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BOOK REVIEW / NOVEL : Tales of a Father-Daughter Battle of Wills : LILIAN'S STORY by Kate Grenville ; Harvest Books $10.95, 228 pages : ALBION'S STORY by Kate Grenville ; Harcourt Brace $21.95, 384 pages

November 17, 1994|ELAINE KENDALL | SPECIAL TO THE TIMES

Published eight years apart, these two novels by the Australian writer Kate Grenville deal with the same family but are told from the different perspectives of father and daughter. "Lilian's Story," a remarkable journey from childhood to madness, begins with Lilian's birth "on a wild night in the year of Federation," 1901, when the sparsely settled continent remained more stultifyingly Victorian than England itself. Writing in the first person, the author has succeeded in capturing every nuance of that era, re-creating a repressive world defined by empty ritual and hollow pretense, a milieu in which Lilian will never fit.

The daughter of a browbeaten mother who has taken refuge from her bleak marriage in hypochondria, and the domineering and pompous father who will attempt to justify himself in "Albion's Story," Lilian is at odds with her world from infancy. A large, intellectually precocious child, she resists every attempt to turn her into the prevailing vapid and docile image of Australian womanhood. Her mother despairs, but her father exploits her, stuffing her full of his beloved "facts" until she becomes a performing savant, an oddity among her contemporaries.

Excruciatingly conscious of the tensions in her family, Lilian attempts to please her mother and win the love of her father, a desire she's constitutionally unable to fulfill. By age 5, she's learned that she can insulate herself from her parents' dissatisfaction physically if not emotionally. Deliberately overeating, Lilian becomes fat, cushioning herself within her own body. By the time she's an adolescent, she's succeeded in exempting herself from the social conventions she's come to despise. Recognizing that Lilian is unlikely to marry, her father allows her the then-extraordinary privilege of attending university, where she feels relatively free and for the first time in her life, finds kinder spirits.

One way and another, her new-found friends betray and disappoint her, and her attempts to escape the confines of her life take increasingly radical forms. There is a proposal of marriage, but Lilian recognizes that her suitor is even more of a lost soul than she herself, though his love for her is both deep and genuine. She embarks upon a phase of "running wild," spending nights aimlessly wandering barefoot through the countryside. "My feet hardened quickly . . . renewed themselves endlessly. Such hide was enviable. I wondered if it could be encouraged to form all over a body such as mine, that had such need of armor."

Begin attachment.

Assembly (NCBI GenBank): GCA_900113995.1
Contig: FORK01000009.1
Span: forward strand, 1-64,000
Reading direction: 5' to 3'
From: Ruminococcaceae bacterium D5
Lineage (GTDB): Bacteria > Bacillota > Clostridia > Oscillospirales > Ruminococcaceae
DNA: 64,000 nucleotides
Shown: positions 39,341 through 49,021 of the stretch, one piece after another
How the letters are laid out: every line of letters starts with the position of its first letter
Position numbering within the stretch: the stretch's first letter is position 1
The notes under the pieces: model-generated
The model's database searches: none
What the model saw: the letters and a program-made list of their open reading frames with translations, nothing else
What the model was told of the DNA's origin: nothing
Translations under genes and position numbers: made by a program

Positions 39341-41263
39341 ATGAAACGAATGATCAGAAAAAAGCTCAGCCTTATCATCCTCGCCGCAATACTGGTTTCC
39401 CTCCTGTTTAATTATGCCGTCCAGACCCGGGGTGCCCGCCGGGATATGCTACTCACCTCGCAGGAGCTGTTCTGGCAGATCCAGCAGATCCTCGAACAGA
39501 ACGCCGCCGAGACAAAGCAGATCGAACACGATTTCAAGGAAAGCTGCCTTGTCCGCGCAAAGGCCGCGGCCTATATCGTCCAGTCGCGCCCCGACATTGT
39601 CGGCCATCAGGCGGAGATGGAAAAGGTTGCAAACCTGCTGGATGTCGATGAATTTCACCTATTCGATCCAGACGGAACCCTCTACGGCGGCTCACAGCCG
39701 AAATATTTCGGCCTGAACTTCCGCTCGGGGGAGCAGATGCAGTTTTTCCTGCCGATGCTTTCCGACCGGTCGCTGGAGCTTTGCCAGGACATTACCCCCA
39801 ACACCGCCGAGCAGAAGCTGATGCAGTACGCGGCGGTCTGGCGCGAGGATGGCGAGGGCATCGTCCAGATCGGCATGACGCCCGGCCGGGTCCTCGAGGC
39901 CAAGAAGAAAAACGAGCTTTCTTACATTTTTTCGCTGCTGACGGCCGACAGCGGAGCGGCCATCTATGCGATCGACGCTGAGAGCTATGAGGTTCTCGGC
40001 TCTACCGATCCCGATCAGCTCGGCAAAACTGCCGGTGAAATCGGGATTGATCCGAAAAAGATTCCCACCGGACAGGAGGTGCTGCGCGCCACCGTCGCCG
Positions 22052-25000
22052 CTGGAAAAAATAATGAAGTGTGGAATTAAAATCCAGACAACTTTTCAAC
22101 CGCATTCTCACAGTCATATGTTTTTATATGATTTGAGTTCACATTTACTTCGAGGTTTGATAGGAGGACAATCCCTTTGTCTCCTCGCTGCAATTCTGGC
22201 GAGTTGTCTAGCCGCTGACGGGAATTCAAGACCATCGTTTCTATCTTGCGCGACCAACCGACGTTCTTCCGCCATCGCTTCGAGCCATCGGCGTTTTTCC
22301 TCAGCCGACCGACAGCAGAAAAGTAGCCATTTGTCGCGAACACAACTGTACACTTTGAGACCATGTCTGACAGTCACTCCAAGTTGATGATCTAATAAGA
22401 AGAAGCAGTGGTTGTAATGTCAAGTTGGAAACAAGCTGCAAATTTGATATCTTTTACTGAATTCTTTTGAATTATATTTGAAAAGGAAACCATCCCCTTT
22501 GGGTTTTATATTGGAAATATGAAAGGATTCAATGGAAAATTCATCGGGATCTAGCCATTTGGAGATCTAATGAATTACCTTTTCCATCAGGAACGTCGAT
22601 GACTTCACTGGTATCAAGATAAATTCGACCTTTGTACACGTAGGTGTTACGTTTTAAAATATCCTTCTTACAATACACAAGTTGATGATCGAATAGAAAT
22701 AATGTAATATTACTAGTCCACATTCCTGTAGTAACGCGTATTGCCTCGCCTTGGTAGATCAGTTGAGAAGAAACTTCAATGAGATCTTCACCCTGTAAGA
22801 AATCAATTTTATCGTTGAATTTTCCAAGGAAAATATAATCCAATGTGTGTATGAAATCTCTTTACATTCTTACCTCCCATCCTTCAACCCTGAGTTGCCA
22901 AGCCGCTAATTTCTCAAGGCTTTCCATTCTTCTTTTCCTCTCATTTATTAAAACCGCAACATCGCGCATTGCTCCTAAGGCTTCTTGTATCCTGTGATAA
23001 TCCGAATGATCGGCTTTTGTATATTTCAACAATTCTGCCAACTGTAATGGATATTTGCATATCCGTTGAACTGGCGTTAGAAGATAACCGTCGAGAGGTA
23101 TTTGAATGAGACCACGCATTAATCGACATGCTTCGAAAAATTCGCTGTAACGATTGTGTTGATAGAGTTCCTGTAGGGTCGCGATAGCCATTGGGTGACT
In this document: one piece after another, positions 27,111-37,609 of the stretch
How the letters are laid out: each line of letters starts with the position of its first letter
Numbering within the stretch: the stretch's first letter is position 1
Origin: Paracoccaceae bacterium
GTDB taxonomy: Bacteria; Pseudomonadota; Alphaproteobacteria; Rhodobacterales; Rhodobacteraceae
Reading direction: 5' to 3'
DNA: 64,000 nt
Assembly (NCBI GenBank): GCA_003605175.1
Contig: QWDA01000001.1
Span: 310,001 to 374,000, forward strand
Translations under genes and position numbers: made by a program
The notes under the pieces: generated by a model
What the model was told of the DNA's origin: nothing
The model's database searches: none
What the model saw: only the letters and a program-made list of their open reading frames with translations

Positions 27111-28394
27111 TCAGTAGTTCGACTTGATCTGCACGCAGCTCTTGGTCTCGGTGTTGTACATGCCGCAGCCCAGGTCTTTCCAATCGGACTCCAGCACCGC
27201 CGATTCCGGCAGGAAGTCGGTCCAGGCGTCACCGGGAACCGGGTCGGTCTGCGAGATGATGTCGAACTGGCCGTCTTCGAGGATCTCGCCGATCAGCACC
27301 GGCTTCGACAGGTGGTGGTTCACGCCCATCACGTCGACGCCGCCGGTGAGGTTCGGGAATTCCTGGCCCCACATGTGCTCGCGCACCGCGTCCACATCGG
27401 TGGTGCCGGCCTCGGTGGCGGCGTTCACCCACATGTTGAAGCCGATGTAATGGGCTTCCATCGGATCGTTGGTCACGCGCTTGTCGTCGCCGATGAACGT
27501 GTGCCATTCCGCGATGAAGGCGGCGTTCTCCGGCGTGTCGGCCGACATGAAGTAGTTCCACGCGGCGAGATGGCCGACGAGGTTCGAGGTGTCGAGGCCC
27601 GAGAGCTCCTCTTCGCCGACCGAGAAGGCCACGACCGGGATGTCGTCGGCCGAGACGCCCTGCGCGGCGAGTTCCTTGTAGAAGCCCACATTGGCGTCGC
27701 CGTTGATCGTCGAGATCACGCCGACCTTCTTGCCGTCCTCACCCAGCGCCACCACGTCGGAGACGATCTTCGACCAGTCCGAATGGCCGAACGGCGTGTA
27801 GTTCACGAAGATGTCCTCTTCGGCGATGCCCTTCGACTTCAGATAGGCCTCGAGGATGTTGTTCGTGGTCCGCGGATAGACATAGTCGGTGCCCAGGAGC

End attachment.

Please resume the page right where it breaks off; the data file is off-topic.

Enraged by his daughter's defiance and determined to break her rebellious spirit, her father rapes her, an act that has horrendous consequences. Unable to endure the sight of Lilian thereafter, Albion has her committed to a mental hospital, where she will spend the next 10 years. Finally discharged through the efforts of her affectionate, alcoholic aunt, Lilian emerges from the institution totally unable to integrate herself into the world she'd fled. Instead, she lives on the streets and in the parks, accepting total alienation as the price of liberty. There's an interlude in prison, followed by incarceration in a shelter, a haven from which Lilian flees in a taxi, "Drive on, George, I cried at him. I am ready for whatever comes next." A powerful paean to individuality, "Lilian's Story" astounds the reader with style and substance.

"Albion's Story" is equally amazing: a tour de force in which the author speaks in the voice of the despicable Albion Singer, a pompous, smug and hypocritical man who fascinates even as he repels the reader. Utterly hollow, a man who studies others in order to memorize and imitate their reactions; a man seemingly devoid of human feeling, Albion manages to impersonate a successful businessman, a husband and a father, fooling the rest of the world but never himself or his family.

Instead of intellect, he has "facts." In place of love, only lust. He treats his once winsome wife and his frail son with utter contempt, and drives the genuinely brilliant Lilian literally out of her mind. His story is not only a marvelous description of Australian society at the beginning of the 20th Century, but an extraordinary account of combat between the indomitable wills of father and daughter, a battle that forces us to redefine notions of victory. As Albion dies, not a moment too soon, "The nothingness within had rushed to join the nothingness without, and the empty husk was collapsing into itself." Only a remarkable writer could make a vile character so compelling. Albion is loathsome but entirely comprehensible.

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